(Reuters) – The S&P 500 held near an eight-week high on Friday as stronger-than-expected U.S. job growth in January allayed concerns about a slowdown, although disappointing outlook from e-commerce giant Amazon capped gains.

Traders work on the floor of the New York Stock Exchange (NYSE) in New York, U.S., January 30, 2019. REUTERS/Brendan McDermid

The Labor Department data showed nonfarm payrolls jumped by 304,000 jobs last month, the largest gain since February 2018, handily beating an estimated rise of 165,000, according to economists polled by Reuters.

The report also showed no “discernible” impact on job growth from a 35-day partial government shutdown. However, the longest shutdown in history, which ended a week ago, pushed up the unemployment rate to a seven-month high of 4 percent.

The data came two days after the Federal Reserve signaled that its three-year interest rate hike campaign might be ending because of rising headwinds to the economy.

“The payroll number was significantly stronger than what was expected, so a lot more people are finding jobs,” said Randy Frederick, vice president of trading and derivatives for Charles Schwab in Austin, Texas.

“There is a huge concern about the growth rates in China and this certainly eases some amount of concern domestically.”

Data from China showed that the manufacturing sector shrank for the second straight month in January, pointing to further strains on the economy that could heighten risks for global growth.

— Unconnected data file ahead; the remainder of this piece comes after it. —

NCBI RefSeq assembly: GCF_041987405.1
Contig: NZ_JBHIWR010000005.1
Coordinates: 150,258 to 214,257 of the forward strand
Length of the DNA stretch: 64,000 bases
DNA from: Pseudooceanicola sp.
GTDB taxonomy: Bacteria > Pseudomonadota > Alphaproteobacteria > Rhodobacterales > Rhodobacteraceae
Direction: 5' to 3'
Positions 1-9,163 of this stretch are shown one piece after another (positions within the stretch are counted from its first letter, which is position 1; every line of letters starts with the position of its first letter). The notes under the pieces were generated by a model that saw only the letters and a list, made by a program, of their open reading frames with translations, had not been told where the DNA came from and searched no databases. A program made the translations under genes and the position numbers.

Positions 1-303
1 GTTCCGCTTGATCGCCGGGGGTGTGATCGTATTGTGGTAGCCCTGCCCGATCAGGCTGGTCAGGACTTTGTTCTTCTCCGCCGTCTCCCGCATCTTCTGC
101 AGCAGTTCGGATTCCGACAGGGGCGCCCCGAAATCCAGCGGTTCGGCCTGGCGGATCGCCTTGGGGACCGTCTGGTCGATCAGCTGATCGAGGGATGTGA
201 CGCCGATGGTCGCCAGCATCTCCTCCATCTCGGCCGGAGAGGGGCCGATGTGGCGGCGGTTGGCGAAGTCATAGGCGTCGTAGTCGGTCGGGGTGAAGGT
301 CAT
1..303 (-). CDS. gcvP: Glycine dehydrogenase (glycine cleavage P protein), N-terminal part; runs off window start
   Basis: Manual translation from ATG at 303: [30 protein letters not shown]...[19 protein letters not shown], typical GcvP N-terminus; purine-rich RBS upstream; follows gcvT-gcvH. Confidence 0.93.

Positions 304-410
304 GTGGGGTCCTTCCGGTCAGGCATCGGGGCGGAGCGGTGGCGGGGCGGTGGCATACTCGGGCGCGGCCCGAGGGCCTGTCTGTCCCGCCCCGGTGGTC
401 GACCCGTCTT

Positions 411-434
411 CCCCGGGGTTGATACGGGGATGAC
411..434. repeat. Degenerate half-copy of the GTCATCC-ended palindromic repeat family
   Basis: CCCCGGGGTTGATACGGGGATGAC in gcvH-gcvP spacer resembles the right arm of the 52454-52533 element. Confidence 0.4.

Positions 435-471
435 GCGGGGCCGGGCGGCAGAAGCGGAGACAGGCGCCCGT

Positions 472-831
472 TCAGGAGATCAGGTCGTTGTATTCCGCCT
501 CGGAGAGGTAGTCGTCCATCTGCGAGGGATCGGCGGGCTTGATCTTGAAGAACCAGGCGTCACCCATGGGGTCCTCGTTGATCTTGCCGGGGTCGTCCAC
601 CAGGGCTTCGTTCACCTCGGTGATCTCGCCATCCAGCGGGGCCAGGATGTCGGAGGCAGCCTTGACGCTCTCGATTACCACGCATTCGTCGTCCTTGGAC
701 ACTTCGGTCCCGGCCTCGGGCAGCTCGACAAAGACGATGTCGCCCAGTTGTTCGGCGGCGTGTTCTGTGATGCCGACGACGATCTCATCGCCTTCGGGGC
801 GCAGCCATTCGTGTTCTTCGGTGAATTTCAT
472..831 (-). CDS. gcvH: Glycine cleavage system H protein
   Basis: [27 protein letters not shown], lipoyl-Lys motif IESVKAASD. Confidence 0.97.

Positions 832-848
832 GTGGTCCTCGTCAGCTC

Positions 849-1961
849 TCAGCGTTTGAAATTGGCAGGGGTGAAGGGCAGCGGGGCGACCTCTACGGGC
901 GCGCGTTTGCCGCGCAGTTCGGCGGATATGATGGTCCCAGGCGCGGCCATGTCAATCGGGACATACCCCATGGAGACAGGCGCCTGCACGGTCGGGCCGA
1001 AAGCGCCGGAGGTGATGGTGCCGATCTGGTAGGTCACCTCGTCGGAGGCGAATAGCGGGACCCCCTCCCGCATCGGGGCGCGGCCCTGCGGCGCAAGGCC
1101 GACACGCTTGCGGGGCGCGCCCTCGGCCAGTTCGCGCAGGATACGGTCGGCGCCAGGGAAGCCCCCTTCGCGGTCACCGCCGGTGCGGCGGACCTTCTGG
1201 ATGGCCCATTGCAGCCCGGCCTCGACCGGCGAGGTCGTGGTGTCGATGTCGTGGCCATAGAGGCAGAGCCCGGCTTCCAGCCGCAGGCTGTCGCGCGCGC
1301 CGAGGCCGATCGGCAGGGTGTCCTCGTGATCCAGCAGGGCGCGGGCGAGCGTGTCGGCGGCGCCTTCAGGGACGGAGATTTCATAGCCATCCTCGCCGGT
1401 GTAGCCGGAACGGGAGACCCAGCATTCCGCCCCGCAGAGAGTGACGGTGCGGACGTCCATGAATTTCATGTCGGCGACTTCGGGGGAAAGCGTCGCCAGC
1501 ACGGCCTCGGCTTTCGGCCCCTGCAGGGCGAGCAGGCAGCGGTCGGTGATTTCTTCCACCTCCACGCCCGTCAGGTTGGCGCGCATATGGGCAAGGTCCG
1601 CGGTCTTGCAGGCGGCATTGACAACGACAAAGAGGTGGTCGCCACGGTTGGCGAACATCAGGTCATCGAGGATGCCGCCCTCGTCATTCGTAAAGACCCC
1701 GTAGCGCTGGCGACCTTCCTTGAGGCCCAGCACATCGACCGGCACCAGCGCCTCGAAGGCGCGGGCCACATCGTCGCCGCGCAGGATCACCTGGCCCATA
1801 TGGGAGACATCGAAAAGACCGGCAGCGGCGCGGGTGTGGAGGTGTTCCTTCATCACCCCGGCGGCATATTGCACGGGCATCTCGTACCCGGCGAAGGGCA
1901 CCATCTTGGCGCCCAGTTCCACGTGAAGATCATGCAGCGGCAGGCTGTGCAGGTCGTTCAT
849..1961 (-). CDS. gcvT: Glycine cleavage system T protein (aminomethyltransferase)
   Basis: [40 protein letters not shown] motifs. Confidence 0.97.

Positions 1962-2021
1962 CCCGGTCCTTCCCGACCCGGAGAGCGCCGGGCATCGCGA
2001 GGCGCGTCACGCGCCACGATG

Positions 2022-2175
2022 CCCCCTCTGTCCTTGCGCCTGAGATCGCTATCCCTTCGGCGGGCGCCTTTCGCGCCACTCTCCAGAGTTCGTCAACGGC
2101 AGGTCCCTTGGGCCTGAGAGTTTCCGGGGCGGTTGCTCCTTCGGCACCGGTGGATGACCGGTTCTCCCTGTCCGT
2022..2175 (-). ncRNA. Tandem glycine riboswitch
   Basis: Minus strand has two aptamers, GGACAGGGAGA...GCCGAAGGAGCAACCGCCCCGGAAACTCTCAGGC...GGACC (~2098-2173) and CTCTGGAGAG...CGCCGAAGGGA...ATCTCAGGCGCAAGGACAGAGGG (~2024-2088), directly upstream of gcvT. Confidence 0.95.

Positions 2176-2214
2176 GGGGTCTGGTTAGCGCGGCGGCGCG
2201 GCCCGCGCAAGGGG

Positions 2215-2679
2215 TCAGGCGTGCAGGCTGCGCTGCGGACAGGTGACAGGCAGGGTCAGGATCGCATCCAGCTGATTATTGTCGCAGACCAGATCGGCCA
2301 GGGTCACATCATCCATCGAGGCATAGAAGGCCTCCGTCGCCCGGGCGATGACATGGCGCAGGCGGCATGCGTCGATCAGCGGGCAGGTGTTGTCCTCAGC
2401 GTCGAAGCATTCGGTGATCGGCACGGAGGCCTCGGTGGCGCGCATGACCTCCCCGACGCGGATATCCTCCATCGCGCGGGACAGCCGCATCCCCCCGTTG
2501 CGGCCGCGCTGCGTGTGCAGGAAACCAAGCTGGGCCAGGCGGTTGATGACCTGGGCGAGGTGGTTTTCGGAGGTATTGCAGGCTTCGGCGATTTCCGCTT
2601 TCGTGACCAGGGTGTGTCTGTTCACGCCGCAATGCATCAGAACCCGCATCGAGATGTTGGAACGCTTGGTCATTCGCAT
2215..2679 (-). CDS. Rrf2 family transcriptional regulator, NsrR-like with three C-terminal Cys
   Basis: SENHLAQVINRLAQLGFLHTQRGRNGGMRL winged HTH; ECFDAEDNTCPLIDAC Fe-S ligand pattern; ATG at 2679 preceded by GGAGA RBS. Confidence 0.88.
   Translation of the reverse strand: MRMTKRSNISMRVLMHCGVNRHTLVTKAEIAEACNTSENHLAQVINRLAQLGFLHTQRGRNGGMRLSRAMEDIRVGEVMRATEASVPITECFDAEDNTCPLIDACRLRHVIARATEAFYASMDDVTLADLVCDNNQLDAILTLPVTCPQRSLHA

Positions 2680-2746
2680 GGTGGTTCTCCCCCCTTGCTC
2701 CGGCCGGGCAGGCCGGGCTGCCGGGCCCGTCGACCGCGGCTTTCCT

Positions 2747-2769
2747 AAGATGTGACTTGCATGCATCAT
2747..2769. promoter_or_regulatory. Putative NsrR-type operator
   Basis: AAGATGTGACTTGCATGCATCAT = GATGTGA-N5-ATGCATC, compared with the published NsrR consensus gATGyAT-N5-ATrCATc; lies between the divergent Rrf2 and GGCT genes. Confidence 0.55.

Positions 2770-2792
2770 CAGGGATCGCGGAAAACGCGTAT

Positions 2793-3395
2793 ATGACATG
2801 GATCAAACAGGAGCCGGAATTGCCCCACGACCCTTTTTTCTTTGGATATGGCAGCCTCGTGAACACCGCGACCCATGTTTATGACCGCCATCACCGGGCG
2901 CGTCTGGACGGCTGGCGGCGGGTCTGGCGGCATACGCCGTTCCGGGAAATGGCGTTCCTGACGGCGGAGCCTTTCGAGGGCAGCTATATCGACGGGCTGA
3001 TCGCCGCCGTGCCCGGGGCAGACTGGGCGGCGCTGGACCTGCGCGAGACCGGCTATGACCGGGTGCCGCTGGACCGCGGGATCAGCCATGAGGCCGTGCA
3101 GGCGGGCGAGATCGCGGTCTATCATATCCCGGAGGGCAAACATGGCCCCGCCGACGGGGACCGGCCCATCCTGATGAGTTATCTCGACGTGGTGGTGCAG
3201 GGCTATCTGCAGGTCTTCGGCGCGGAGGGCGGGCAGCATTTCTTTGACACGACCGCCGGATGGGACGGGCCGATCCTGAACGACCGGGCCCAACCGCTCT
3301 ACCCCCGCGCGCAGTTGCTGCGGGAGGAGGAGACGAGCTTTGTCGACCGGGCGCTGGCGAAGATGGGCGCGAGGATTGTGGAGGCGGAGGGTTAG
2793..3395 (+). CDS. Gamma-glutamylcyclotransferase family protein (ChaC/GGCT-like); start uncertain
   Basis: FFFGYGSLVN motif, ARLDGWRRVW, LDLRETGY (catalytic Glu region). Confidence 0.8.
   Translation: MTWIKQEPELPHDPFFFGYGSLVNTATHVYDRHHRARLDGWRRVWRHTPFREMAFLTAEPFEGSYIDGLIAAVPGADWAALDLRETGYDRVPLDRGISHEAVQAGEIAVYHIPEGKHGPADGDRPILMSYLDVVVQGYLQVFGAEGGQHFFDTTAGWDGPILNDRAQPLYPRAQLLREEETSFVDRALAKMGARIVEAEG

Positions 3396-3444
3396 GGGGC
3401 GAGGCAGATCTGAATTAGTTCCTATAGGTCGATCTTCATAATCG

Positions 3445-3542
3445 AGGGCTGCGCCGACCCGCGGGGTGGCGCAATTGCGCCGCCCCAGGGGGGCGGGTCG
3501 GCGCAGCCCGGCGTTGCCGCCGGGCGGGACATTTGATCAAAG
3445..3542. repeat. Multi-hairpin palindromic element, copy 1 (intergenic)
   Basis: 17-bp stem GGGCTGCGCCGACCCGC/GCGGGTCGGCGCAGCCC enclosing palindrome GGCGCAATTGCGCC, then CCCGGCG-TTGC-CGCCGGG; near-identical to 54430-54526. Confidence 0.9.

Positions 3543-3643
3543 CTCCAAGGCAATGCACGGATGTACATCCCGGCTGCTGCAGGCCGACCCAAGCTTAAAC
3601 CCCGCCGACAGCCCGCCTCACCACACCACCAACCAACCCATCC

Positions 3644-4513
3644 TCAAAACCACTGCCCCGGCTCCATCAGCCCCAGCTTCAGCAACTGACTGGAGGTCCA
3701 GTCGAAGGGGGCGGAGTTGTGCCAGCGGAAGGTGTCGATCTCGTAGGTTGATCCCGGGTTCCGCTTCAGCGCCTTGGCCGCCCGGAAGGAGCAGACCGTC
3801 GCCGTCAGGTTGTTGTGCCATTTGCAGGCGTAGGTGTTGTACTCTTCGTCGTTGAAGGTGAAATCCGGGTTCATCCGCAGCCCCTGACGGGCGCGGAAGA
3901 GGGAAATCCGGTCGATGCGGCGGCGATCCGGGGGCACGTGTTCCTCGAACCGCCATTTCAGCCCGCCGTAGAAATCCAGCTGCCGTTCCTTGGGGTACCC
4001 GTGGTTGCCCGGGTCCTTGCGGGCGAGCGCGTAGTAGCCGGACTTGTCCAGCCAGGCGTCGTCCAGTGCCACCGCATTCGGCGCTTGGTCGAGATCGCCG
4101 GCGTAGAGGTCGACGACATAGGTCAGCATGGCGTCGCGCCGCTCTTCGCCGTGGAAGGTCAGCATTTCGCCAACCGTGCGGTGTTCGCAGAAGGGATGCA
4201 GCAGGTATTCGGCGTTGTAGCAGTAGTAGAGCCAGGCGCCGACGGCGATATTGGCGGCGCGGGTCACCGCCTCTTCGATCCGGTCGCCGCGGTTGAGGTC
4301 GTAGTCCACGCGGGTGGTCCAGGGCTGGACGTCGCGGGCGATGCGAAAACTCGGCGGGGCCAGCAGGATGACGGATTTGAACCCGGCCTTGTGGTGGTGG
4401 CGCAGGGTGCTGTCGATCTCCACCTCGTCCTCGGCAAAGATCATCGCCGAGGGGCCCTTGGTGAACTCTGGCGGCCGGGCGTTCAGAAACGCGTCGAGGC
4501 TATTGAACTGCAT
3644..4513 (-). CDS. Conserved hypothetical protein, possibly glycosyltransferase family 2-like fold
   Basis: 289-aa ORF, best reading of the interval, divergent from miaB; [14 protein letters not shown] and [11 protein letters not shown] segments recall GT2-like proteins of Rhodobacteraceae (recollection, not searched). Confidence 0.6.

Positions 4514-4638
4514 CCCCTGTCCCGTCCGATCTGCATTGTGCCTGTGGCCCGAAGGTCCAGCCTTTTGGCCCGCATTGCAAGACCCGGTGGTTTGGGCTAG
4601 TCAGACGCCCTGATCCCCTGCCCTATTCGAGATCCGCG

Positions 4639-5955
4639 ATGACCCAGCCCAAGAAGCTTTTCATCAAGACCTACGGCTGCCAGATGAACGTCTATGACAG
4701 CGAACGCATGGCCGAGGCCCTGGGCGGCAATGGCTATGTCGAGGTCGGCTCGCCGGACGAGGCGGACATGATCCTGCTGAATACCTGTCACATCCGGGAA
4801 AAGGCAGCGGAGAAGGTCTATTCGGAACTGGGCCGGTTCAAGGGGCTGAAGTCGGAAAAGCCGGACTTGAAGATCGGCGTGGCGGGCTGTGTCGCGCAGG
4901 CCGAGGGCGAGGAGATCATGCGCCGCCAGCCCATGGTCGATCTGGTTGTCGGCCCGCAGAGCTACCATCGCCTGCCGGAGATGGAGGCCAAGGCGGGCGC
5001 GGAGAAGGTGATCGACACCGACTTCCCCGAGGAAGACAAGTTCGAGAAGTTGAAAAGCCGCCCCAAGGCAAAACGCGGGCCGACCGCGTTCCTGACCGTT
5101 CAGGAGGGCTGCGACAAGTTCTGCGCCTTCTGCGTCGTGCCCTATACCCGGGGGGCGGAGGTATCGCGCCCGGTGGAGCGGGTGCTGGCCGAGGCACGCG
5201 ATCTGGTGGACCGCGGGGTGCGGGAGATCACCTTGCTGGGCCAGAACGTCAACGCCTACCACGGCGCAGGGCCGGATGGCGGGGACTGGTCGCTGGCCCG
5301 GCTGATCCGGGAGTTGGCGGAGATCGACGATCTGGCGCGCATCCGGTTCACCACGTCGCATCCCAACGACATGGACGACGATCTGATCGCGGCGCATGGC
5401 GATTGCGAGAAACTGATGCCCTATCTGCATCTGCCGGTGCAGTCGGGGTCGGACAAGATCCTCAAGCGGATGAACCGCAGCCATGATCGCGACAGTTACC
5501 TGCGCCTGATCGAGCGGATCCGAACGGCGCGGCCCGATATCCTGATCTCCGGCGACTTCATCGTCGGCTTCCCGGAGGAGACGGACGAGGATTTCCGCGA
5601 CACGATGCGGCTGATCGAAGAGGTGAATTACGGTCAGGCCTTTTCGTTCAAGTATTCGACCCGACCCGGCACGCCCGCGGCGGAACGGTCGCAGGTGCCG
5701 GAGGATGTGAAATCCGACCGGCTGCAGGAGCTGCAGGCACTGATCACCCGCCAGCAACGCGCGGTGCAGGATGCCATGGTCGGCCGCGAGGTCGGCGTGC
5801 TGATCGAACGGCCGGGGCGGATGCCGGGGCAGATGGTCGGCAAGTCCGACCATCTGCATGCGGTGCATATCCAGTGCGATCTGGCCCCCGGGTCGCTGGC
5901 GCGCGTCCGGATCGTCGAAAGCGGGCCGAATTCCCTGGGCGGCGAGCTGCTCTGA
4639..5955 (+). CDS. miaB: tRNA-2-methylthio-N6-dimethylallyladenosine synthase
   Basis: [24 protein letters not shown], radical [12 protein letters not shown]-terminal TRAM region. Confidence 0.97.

January ended on a high-note for U.S. markets, with the S&P 500 posting its best month since 2015, boosted by the Fed’s dovish remarks and as hopes of a U.S.-China trade deal improved.

President Donald Trump said he would meet Chinese President Xi Jinping soon to try and seal a comprehensive trade deal.

At 9:58 a.m. ET the Dow Jones Industrial Average was up 64.67 points, or 0.26 percent, at 25,064.34, the S&P 500 was down 1.69 points, or 0.06 percent, at 2,702.41 and the Nasdaq Composite was down 23.97 points, or 0.33 percent, at 7,257.77.

Six of the 11 major S&P sectors were lower, dragged down by a 1.4 percent loss for the S&P consumer discretionary index.

Amazon.com Inc fell 4.1 percent after its quarterly sales forecast fell short of Wall Street estimates, overshadowing its record sales and profit during the holiday season.

Exxon Mobil Corp and Chevron Corp jumped 2.4 percent after the oil majors reported better-than-expected quarterly profits, boosting the Dow Jones industrial index.

The S&P energy index rose 1.1 percent, led by higher oil prices and upbeat earnings in the sector.

Cigna Corp fell 3.7 percent after the health insurer forecast 2019 revenue and earnings below estimates.

The insurer’s shares, along with other pharmacy benefit managers, took a hit after the U.S. government proposed a rule to end the industry-wide system of rebates, which they get from drugmakers, in efforts to lower the cost of prescription drugs for consumers. CVS Health Corp fell 1.9 percent and UnitedHealth Group Inc slipped 1.4 percent, dragging the S&P healthcare index down 0.3 percent.

Declining issues outnumbered advancers for a 1.01-to-1 ratio on the NYSE. Advancing issues outnumbered decliners for a 1.02-to-1 ratio on the Nasdaq.

The S&P index recorded 22 new 52-week highs and no new lows, while the Nasdaq recorded 24 new highs and 8 new lows.

Reporting by Sruthi Shankar, additional reporting by Medha Singh and Amy Caren Daniel in Bengaluru; Editing by Shounak Dasgupta


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